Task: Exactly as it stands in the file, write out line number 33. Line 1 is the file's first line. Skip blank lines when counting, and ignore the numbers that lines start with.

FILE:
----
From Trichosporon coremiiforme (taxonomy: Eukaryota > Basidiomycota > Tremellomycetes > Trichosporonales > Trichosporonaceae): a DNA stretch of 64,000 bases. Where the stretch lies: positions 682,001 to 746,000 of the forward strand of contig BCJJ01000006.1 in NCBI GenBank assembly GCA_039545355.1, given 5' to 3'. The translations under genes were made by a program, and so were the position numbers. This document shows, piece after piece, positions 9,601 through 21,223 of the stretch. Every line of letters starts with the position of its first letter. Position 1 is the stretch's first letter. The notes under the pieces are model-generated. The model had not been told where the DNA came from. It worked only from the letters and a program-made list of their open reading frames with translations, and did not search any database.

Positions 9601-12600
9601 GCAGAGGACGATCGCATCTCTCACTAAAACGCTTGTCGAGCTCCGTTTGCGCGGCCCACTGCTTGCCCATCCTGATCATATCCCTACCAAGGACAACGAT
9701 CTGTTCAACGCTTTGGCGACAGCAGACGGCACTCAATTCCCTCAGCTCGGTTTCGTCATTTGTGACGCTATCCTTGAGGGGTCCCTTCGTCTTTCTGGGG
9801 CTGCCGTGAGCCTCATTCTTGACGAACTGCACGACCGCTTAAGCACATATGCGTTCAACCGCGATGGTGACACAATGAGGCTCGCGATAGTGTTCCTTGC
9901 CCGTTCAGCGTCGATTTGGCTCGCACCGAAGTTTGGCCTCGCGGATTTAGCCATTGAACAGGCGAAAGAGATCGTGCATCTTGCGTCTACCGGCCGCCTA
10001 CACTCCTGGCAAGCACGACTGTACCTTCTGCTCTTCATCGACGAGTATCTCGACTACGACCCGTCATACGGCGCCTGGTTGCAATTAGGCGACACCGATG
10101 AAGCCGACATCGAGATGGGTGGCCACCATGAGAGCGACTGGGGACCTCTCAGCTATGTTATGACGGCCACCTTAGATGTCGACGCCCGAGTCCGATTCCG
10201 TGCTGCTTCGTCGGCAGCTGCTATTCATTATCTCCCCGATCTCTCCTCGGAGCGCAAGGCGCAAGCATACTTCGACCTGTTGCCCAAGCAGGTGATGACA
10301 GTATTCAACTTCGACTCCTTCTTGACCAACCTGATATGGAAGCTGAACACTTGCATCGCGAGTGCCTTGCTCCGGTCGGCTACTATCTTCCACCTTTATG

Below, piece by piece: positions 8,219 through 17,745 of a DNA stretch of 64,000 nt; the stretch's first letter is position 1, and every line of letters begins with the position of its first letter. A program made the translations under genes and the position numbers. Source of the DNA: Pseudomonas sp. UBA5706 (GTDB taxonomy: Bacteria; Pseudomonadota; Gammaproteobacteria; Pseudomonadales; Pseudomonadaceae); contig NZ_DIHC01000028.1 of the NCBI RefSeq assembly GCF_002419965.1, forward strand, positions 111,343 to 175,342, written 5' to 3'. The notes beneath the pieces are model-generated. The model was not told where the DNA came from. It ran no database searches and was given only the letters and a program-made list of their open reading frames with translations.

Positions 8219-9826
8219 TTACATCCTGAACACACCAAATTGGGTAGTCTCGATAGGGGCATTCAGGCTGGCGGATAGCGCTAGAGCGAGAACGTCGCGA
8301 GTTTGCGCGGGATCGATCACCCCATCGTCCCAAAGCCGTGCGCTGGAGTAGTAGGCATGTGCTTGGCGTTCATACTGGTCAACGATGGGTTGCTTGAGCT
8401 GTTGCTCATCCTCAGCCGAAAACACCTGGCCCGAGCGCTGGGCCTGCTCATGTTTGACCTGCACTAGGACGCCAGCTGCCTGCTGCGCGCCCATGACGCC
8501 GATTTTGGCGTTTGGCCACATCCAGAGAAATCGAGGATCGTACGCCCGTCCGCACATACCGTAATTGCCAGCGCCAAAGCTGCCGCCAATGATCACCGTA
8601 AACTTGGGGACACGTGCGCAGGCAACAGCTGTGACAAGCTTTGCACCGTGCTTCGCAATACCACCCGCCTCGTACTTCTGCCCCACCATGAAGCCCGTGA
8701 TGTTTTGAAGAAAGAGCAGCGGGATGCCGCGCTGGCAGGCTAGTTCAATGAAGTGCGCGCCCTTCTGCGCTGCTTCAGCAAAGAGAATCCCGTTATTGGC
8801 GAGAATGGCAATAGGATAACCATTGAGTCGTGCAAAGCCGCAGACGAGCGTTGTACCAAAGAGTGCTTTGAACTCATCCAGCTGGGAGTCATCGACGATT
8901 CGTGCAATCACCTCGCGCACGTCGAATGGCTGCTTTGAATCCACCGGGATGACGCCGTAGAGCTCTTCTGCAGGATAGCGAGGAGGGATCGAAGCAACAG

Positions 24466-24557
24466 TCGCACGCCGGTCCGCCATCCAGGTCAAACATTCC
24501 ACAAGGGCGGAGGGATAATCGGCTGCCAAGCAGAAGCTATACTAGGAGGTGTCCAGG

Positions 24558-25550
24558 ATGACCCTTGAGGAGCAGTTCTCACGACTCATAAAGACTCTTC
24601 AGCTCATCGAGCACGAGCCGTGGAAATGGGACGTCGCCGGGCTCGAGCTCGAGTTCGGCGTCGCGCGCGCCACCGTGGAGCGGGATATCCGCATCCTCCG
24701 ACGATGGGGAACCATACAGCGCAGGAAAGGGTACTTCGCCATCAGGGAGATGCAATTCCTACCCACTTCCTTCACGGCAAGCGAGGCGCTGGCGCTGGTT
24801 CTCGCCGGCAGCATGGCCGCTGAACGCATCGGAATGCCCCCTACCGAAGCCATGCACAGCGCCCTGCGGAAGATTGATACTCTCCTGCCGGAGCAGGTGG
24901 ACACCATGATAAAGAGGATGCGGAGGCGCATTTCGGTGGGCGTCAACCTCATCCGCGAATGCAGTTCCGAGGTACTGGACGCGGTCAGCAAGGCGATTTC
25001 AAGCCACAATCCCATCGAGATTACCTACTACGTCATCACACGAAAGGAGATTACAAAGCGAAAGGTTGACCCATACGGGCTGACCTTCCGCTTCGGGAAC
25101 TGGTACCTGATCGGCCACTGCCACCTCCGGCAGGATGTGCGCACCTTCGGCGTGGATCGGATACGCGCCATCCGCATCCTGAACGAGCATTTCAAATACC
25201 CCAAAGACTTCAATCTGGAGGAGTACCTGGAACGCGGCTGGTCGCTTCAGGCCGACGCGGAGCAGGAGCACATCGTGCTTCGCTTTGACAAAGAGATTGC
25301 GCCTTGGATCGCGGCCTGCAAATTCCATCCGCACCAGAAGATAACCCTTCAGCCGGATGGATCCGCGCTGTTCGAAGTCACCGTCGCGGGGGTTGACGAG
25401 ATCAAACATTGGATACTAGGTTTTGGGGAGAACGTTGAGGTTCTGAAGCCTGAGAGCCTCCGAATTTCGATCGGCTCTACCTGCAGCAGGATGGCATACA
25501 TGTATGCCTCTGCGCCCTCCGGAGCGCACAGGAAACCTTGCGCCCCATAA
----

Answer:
25301 GCCTTGGATCGCGGCCTGCAAATTCCATCCGCACCAGAAGATAACCCTTCAGCCGGATGGATCCGCGCTGTTCGAAGTCACCGTCGCGGGGGTTGACGAG